Sounds crazy, right? Indulge me. Imagine this scenario: Joe Biden wins the presidency, and Democrats take the U.S. Senate. After enjoying a whirlwind of Biden’s executive orders, progressives grow frustrated. Despite controlling everything, Democrats still can’t pass most of their top agenda items (on the Green New Deal, say, or police reform, or immigration reform, or gun control) because of congressional gridlock as Republicans launch filibusters—the only tool at the minority party’s disposal. And so Democrats, declaring that they can’t let the party that gave us Donald Trump continue to impede progress, simply eliminate the filibuster, which can be done with a simple majority vote.
If you’re a progressive, this all sounds great. By adopting any means necessary to advance your goals, you believe you are defeating Trumpism. I see it differently. I would see such a move as embracing Trumpism—or, at least, a form of it. That’s because Trumpism is also about advancing authoritarian tendencies, prioritizing your base over the nation, and violating norms and institutions to consolidate power. That’s not a “return to normalcy,” and it’s certainly not change we can believe in.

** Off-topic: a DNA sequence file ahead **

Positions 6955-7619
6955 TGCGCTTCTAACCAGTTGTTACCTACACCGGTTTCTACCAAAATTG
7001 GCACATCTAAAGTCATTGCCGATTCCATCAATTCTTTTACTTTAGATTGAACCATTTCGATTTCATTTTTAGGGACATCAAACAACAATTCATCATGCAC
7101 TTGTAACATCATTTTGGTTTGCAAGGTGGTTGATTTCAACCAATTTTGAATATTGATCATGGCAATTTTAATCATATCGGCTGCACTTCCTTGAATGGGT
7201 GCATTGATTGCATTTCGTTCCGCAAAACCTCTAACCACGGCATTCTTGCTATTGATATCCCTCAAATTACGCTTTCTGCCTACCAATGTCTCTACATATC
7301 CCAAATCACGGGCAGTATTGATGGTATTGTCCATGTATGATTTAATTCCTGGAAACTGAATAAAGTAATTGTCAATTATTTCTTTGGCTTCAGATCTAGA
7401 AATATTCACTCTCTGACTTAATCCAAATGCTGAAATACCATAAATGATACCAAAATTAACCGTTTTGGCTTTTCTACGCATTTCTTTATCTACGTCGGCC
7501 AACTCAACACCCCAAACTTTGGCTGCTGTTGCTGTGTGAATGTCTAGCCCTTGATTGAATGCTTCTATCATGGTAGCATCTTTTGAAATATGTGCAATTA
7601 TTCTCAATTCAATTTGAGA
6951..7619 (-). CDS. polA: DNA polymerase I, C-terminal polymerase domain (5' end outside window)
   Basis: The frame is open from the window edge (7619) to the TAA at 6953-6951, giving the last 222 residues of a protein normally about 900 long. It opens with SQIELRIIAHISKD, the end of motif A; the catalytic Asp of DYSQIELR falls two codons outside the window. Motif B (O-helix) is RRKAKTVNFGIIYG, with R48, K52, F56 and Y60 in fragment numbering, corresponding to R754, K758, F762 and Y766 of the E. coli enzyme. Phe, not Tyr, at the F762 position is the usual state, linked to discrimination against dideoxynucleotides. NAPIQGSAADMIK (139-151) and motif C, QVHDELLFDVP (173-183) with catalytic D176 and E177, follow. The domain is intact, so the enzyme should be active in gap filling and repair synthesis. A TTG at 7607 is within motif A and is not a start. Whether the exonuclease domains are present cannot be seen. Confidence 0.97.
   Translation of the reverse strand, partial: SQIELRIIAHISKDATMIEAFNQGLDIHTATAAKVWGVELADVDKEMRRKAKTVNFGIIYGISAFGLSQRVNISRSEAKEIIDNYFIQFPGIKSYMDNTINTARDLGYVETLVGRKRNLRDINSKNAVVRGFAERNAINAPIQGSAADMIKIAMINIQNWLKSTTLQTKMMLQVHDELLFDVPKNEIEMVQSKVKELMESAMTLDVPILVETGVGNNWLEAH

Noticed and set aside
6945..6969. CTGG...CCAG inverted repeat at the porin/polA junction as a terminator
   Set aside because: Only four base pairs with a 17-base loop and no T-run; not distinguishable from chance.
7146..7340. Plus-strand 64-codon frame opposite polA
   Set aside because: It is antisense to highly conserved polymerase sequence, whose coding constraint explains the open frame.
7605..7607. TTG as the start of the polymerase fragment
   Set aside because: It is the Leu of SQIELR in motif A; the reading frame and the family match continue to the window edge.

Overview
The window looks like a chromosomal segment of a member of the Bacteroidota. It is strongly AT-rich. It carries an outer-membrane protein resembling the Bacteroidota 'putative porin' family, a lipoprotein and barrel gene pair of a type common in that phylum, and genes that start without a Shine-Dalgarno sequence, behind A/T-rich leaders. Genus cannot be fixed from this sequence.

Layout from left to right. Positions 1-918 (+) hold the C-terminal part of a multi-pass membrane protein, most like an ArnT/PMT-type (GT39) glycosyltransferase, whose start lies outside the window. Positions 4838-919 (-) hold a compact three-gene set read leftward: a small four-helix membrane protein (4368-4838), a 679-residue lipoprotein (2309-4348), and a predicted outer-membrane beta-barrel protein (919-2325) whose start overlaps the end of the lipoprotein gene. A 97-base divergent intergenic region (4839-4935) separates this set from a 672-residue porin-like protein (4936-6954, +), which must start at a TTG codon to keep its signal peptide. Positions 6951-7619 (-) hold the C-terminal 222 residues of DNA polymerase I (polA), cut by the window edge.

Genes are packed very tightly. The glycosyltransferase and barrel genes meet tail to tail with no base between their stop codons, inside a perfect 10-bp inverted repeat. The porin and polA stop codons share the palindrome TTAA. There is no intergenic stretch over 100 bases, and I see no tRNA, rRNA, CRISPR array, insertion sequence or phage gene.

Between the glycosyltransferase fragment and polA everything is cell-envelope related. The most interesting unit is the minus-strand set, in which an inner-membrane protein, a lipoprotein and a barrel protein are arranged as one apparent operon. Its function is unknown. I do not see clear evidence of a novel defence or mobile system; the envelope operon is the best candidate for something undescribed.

This scenario is not a fait accompli, but it is plausible if not outright likely. The pressure to eliminate the filibuster will be immense, particularly because Democrats’ agenda will be deemed urgent and inherently virtuous, and they will be able to claim, wth reason in this scenario, that the people have given it a popular seal of approval. As Ron Brownstein explains at the Atlantic, “Leaders of the burgeoning racial-justice movement are unequivocal in warning Senate Democratic leaders that they risk an eruption if they achieve unified control yet allow Republican filibusters to kill civil-rights initiatives that pass the House, as bills on police reform, voting, and other issues have in this session.”